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MEG Brain Maps May Help Guide Epilepsy Surgery

MEG Neurosurgery
MEG Neurosurgery

An MEG allows Surgeons to plan for accurate epilepsy surgery

Neuroscientists have used magnetoencephalography (MEG) to produce detailed spatial maps of critical language function, which may help surgeons more accurately plan surgery in patients with epilepsy.

“When carrying out brain surgery it’s imperative not only to determine where the areas are to treat but whether the critical regions that carry out higher functions like language and memory will be affected,” Ryan D’Arcy, PhD, from the National Research Council (NRC) Institute for Biodiagnostics (Atlantic), Halifax, Nova Scotia, and Simon Fraser University in Burnaby, British Columbia, Canada, said in a statement.

Functional imaging is increasingly being used to provide a noninvasive alternative to intracarotid sodium amobarbital testing (the Wada test), Dr. D’Arcy and colleagues point out in the August issue of the journal Human Brain Mapping.

Although MEG has shown “significant potential” in this regard, the data generated are often reduced to a simplified estimate of laterality, called a laterality index (LI). “Such estimates belie the richness of functional imaging data and consequently limit the potential value,” the investigators say.

Their novel approach uses MEG data to compute “complex laterality vectors” and consequently “laterality maps” for a given function, in this case language, in healthy adults and in people with epilepsy.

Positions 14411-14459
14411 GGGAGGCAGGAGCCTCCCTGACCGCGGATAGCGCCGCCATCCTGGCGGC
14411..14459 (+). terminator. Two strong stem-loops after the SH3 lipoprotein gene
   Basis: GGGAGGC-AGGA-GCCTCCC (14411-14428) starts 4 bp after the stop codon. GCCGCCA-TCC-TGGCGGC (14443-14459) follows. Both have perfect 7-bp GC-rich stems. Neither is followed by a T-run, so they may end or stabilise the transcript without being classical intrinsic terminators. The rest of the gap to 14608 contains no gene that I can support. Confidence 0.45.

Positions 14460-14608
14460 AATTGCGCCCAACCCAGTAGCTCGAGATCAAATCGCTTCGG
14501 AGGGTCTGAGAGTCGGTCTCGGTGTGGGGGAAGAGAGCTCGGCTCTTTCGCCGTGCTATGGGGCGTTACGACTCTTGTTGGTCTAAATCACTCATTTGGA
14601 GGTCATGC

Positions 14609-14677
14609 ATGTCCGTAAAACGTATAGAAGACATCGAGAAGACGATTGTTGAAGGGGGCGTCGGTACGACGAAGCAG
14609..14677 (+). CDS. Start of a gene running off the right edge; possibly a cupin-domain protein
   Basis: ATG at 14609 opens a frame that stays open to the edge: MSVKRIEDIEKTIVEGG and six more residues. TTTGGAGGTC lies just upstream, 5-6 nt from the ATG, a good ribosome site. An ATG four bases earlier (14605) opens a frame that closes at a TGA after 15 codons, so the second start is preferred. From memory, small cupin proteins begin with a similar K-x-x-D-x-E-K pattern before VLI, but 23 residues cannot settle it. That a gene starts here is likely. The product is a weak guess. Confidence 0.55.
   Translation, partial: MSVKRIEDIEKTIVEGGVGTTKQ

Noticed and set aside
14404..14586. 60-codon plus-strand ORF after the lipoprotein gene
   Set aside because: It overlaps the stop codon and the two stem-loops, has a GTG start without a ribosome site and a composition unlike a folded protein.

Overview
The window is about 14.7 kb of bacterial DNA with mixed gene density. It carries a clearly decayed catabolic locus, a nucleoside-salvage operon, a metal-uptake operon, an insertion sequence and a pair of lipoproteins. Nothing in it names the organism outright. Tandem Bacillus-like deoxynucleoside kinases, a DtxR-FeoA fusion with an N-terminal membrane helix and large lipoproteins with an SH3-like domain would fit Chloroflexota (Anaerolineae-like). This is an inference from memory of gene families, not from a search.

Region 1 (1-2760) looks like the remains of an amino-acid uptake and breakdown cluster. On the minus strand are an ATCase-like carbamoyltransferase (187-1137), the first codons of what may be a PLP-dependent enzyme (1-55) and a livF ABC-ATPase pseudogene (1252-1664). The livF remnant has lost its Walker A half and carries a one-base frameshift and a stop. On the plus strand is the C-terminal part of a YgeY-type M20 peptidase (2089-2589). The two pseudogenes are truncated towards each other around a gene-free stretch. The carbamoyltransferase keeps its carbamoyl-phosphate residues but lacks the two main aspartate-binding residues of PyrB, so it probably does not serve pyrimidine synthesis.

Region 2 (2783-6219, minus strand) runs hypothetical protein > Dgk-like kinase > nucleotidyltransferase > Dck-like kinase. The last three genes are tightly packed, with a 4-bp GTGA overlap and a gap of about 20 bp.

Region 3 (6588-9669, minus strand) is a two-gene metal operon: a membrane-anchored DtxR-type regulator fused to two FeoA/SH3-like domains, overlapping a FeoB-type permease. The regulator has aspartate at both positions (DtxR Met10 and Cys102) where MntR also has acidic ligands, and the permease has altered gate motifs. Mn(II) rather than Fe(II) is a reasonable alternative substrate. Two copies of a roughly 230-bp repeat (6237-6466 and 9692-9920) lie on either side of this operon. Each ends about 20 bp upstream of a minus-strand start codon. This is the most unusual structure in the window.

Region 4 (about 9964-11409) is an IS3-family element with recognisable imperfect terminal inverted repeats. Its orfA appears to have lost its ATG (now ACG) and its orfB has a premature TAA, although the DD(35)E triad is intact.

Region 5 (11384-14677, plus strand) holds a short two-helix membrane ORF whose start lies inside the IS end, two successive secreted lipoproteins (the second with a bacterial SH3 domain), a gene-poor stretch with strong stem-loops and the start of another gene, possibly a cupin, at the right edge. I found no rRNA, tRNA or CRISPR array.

The language-related laterality map they generated matched closely with the known functional anatomy that supports language.

In addition, they say their maps provided “more specific and clinically relevant information about activation magnitude and location, when compared with typical LI scores for both healthy controls and patients.” This should translate into improved capabilities for presurgical planning and for evaluating potential clinical outcomes, they say.

Preliminary Study

Roberto F. Galán, PhD, assistant professor of neuroscience at Case Western Reserve University School of Medicine in Cleveland, Ohio, and a trained electrophysiologist, who wasn’t involved in the study, cautioned that the results are preliminary.

“The main finding of the study is that they can measure the asymmetric activation of brain regions in both hemispheres associated with language function in a noninvasive way,” he told Medscape Medical News.

“They also use this measure of asymmetric brain activity in epileptic patients but they don’t explain why an asymmetric activation of brain regions was expected to be different in epilepsy. In fact, there are no dramatic differences relative to control individuals,” Dr. Galán noted.

“This is clearly a pilot study that is still far from clinical application, at least in the context of epilepsy. The method, however, may be useful in fundamental research to investigate the asymmetric activation of the brain hemispheres in language and other cognitive functions,” Dr. Galán said.

Dr. Galán has also studied brain imaging with MEG. As previously reported by Medscape Medical News, he found that analyzing brain activity patterns in children may allow confirmation of an autism spectrum disorder (ASD) diagnosis with high accuracy.

His study showed that use of MEG to measure functional connectivity (the communication from 1 region of the brain to the other) and background noise in 19 children provided an accuracy rate of up to 94% in differentiating those with and those without an ASD.

The current study was supported by grants from the National Research Council of Canada, The Atlantic Innovation Fund, and The Natural Sciences and Engineering Research Council. The authors and Dr. Galán have disclosed no relevant financial relationships.

Hum Brain Mapp. 2013;34:1749-1760. Abstract

Source: Medscape News

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